After five urbane adventures starring Boston art collector Clayton Reed and his dogsbody Fred Taylor (Lazarus, Arise, 2001), Kilmer shows how they first met.
Squiring home Franklin Tilley, the intoxicated young man he’s met at a Museum of Fine Arts fundraiser, Reed finds that he needs an extra Samaritan. Enter Fred, who’s just left the bed of a woman whose name he can’t remember. Together they extricate Tilley from a taxi and get him into his Beacon Hill home—a place lined with paintings he wants Reed to cast his expert eye over. Although Tilley, his drunkenness no more trustworthy than his ownership, insists the best item still awaits delivery, Reed leaves after paying $6,000 for a decorated chest he carts off. The decorations he shows Fred are extraordinary, for inside the lid is a presumed Leonardo da Vinci showing a Madonna and Child posed with a monkey. Now that he has custody of the painting, Reed is ravenous for a provenance. Meanwhile, Tilley wants his prize back and is willing to pay $10,000 for it. And the guilelessly named Suzette Shaughnessy intimates as she snuggles up to Fred that she’s eager to purchase the chest for Toledo plumbing heir Tony Agnelli, assuming there is such a person.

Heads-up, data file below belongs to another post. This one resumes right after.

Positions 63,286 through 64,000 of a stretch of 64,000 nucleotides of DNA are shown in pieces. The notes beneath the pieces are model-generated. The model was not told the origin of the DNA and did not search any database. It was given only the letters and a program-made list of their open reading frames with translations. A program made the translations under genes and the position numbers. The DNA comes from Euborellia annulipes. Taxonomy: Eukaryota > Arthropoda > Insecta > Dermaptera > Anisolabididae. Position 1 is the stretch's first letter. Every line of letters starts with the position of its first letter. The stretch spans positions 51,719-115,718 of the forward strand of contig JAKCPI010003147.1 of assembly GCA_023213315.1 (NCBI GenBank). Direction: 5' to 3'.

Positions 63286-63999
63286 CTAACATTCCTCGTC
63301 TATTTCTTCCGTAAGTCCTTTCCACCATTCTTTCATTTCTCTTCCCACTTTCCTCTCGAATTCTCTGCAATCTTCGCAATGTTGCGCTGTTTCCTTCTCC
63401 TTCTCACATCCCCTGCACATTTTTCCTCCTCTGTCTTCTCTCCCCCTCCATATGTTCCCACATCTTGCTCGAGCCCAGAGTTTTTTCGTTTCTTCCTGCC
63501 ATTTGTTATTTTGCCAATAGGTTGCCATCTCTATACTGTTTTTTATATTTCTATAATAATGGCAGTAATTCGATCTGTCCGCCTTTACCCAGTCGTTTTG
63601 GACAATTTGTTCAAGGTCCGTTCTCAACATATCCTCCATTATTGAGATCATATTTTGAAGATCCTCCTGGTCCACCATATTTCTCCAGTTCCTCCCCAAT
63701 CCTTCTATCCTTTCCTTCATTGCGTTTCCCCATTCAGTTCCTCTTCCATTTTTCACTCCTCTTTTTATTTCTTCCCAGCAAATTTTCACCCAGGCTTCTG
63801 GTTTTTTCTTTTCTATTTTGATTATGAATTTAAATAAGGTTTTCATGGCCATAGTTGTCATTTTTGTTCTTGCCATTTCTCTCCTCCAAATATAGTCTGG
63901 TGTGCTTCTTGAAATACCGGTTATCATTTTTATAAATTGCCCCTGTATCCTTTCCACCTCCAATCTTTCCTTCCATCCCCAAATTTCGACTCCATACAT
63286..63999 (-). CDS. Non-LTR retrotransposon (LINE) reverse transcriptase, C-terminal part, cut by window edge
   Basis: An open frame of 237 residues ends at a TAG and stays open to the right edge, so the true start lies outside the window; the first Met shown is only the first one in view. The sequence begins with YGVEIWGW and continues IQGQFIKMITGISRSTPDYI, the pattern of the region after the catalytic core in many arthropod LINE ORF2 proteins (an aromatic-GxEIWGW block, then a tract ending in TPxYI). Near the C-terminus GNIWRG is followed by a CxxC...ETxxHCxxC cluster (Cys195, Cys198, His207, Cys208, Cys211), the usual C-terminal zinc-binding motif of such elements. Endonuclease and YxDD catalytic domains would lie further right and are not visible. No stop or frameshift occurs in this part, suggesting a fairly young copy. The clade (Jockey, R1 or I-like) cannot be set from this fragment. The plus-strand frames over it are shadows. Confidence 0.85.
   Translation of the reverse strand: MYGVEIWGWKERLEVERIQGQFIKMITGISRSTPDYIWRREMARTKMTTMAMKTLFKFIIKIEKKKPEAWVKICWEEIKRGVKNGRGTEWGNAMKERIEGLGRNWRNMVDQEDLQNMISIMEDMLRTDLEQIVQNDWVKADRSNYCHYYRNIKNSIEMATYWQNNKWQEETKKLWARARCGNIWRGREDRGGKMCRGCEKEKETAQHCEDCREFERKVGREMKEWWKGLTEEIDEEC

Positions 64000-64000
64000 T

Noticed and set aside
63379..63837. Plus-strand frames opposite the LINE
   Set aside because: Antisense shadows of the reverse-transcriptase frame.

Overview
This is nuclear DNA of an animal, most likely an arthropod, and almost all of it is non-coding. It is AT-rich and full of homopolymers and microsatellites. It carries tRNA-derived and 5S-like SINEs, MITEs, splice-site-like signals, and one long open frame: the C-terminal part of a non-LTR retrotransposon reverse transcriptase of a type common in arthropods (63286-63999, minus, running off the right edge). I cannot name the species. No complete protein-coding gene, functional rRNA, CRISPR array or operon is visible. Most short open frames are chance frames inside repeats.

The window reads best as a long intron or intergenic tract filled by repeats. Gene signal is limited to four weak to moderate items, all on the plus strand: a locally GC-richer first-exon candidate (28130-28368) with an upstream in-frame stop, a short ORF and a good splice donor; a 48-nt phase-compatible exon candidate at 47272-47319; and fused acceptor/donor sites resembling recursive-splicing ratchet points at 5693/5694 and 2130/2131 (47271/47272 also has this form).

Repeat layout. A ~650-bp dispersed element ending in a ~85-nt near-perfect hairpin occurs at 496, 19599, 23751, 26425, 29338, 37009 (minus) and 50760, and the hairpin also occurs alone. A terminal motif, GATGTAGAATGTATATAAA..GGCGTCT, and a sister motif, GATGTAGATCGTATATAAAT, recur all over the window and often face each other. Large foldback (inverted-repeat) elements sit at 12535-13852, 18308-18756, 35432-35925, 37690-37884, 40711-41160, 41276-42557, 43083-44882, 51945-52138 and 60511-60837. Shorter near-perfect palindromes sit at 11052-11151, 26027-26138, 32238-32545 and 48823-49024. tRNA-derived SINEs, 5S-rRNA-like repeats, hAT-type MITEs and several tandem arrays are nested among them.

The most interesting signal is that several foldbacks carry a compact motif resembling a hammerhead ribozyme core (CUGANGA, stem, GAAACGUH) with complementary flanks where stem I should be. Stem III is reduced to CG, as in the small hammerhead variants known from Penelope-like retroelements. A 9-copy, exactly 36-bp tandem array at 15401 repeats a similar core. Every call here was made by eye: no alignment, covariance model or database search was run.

A mind-boggling but essentially lightweight series of deceptions and alliances of convenience aimed at readers who still aren’t sick of Leonardo despite Dan Brown’s best efforts.